1. Egg: “Long Piece No. 3” (from The Polite Force)

A delight for those who find even the most anarchic time signatures in progressive rock too conventional, and who like a side of keyboard with their keyboards. This is another one that more or less sums up all extremes of all-things-prog: indulgent, interminable, incredible. Perhaps not the ideal point of entry (the shorter pieces, particularly the better known “A Visit to Newport Hospital”, might be safer sledding), this at times seems like the band asked “You know that organ solo from “In-A-Gadda-Da-Vida”? That was too short,” and at other times, it wouldn’t sound out of place on a Mahavishnu or Weather Report album.

  1. Emerson, Lake & Palmer: “The Endless Enigma” (from Trilogy)

One way of looking at the complicated case of ELP: easily distracted, or thrown off-course because they had too many ideas and were too talented to do anything the easy or easily predictable way, they turned into a home run hitter who strikes out too much. But when they got hold of one, there was no doubt. This, which on earlier (or, amusingly, later) albums might have been unwisely stretched into a side-long suite, is, at just over ten minutes, a convincing and even economical min-epic. Never willing or able to do half-measures, there is a discernible beginning, middle and end here, and it combines the usual audacity (I mean,“The Endless Enigma”?) with a sort of hero’s quest narrative scope, in miniature (the first time the word “miniature” has ever appeared in any consideration of anything by ELP). And, in the end, it’s always all, and only, about the music. Here, the lads are locked in and letting their boundless proficiency do the talking.

This piece originally appeared on PopMatters on 3/27/17

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All Hail the King: Chuck Berry Reinvented Music, and America

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It’s not important whether or not Chuck Berry “invented” rock ‘n’ roll, and the crucial thing isn’t that he perfected it. It’s that we call rock ‘n’ roll would sound much different and be a lot less unique and ecstatic if not for the template he provided.

As large as Berry looms in American music history, getting a handle on the immensity of his importance has, until now, been somewhat difficult. Certainly, the Matryoshka Principle applies, as it must with any progenitor: when you’ve indelibly influenced the artists who have influenced the artists who have influenced the artists, this succession of homages (intentional or not) is at once unequivocal but somehow insufficient. When we stop and consider the masters, whose earliest stuff sounds ancient, even derivative (think The Beatles’ earnest but stiff efforts, or even The Rolling Stones’ more convincing but still saccharine and stylized imitations), as desperate attempts to replicate Berry, it puts things in more appropriate perspective. Chuck Berry is pater familias of a whole new American music; he didn’t invent rock ‘n’ roll—he just made it inevitable.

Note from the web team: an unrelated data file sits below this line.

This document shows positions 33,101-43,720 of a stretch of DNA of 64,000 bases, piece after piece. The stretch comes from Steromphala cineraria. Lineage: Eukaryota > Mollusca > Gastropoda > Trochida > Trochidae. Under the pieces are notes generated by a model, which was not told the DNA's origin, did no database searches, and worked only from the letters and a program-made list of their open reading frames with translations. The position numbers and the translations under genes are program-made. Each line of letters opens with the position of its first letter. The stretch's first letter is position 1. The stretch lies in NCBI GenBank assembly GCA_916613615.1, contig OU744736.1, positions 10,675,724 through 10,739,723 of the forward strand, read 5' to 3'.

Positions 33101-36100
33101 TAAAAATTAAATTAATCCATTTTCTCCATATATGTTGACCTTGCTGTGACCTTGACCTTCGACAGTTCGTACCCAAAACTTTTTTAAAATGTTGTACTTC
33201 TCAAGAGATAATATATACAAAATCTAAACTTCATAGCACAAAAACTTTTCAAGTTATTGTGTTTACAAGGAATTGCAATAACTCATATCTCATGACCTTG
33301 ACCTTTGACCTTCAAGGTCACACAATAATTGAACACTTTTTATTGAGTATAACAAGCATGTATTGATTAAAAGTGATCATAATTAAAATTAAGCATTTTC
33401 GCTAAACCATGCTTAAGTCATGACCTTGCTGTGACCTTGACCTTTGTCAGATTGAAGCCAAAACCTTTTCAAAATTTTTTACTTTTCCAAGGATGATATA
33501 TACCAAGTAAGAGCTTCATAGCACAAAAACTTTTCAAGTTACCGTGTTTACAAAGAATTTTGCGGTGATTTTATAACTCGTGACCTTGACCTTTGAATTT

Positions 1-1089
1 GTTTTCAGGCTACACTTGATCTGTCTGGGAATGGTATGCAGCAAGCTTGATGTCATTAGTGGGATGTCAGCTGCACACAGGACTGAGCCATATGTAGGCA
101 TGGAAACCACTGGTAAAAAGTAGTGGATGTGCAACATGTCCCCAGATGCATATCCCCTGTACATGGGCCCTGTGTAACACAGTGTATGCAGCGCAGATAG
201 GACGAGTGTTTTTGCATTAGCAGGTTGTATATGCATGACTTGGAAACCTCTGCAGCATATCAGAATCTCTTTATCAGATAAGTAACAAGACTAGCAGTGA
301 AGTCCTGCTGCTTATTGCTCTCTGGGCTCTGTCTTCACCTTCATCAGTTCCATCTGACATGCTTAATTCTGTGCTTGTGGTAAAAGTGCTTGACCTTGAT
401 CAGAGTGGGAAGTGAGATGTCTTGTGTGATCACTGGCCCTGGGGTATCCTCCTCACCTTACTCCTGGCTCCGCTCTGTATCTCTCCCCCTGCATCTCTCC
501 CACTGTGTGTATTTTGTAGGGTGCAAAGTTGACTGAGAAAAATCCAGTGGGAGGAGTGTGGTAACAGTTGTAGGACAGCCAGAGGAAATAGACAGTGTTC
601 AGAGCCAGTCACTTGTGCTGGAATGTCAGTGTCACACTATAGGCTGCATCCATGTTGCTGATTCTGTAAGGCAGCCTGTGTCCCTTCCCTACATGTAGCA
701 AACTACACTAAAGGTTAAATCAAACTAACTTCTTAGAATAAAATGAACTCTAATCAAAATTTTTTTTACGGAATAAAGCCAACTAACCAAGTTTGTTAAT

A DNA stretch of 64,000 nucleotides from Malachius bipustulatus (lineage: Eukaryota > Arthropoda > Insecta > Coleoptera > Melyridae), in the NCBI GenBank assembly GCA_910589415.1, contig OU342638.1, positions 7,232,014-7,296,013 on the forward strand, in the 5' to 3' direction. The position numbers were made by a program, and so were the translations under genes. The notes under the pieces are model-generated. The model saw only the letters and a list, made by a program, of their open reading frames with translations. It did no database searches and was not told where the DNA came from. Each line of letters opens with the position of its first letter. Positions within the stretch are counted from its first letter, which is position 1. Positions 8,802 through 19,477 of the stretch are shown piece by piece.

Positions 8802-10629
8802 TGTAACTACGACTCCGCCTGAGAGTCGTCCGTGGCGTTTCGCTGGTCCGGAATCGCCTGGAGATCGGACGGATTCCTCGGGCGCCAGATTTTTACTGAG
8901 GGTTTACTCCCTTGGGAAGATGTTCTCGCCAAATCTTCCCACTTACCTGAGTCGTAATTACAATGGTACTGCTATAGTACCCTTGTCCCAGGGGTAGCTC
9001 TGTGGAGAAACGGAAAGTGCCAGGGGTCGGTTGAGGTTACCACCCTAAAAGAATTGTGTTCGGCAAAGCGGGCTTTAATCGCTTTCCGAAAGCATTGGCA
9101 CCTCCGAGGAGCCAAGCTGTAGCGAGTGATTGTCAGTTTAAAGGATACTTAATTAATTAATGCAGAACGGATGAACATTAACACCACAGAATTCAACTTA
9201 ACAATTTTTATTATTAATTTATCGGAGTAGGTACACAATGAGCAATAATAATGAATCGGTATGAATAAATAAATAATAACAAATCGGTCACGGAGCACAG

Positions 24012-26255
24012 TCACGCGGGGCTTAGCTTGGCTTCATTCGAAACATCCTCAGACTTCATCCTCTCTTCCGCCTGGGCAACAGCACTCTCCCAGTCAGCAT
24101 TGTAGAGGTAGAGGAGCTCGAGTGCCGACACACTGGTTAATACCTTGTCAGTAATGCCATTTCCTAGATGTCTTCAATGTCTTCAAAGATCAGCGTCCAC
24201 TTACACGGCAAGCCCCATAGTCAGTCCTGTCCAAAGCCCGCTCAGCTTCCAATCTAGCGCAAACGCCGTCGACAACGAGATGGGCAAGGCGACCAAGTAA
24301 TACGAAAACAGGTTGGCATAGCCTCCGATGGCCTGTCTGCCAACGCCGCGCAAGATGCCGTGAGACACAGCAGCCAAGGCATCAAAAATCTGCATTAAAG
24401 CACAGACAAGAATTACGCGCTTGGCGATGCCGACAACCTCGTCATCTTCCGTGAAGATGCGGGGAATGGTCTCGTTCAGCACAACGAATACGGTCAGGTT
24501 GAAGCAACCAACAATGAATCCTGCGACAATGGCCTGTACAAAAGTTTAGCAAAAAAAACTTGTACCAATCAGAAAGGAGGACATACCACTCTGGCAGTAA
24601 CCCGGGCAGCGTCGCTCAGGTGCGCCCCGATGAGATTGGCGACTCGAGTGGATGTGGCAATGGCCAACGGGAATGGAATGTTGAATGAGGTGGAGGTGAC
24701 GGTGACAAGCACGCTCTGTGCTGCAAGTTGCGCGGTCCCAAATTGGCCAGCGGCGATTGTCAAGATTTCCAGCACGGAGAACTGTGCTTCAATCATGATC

To younger ears, some of the hits may sound a tad redundant, variations on a recurring motif. If so, the same could be said about the parables within the New Testament. And like that slightly momentous text, these themes are meant as both foundation and instruction manual. All of which is not to say Berry wasn’t an extremely perceptive and versatile pupil: he’d studied the blues, jazz and country music that, thrown into an aesthetic blender, rock music overflowed from. Henceforth, it would forever be a gumbo of competing and complimentary source points, but Berry’s first-person flights of fancy still represent its most undiluted potential.

Recorded in May, 1955, “Maybellene” signifies the proverbial Big Bang: a blueprint for the type of music that became rock ‘n’ roll when people like The Beatles and The Rolling Stones and myriad opportunistic white boys tried their damnedest to evoke that singular sound. In addition to being the first salvo, it’s arguably the most significant, as it merges much of what came before and hinted at what we’d be hearing much more of—from Berry and others: some serious backwoods country elements, a healthy dose of jazzed up style and the unmistakably gritty blues guitar; a signature sound, in short. Also, and importantly, the combination of cars and girls, a formula perfected by Berry, is in full effect here: this is not a rock ‘n’ roll song, this is rock ‘n’ roll.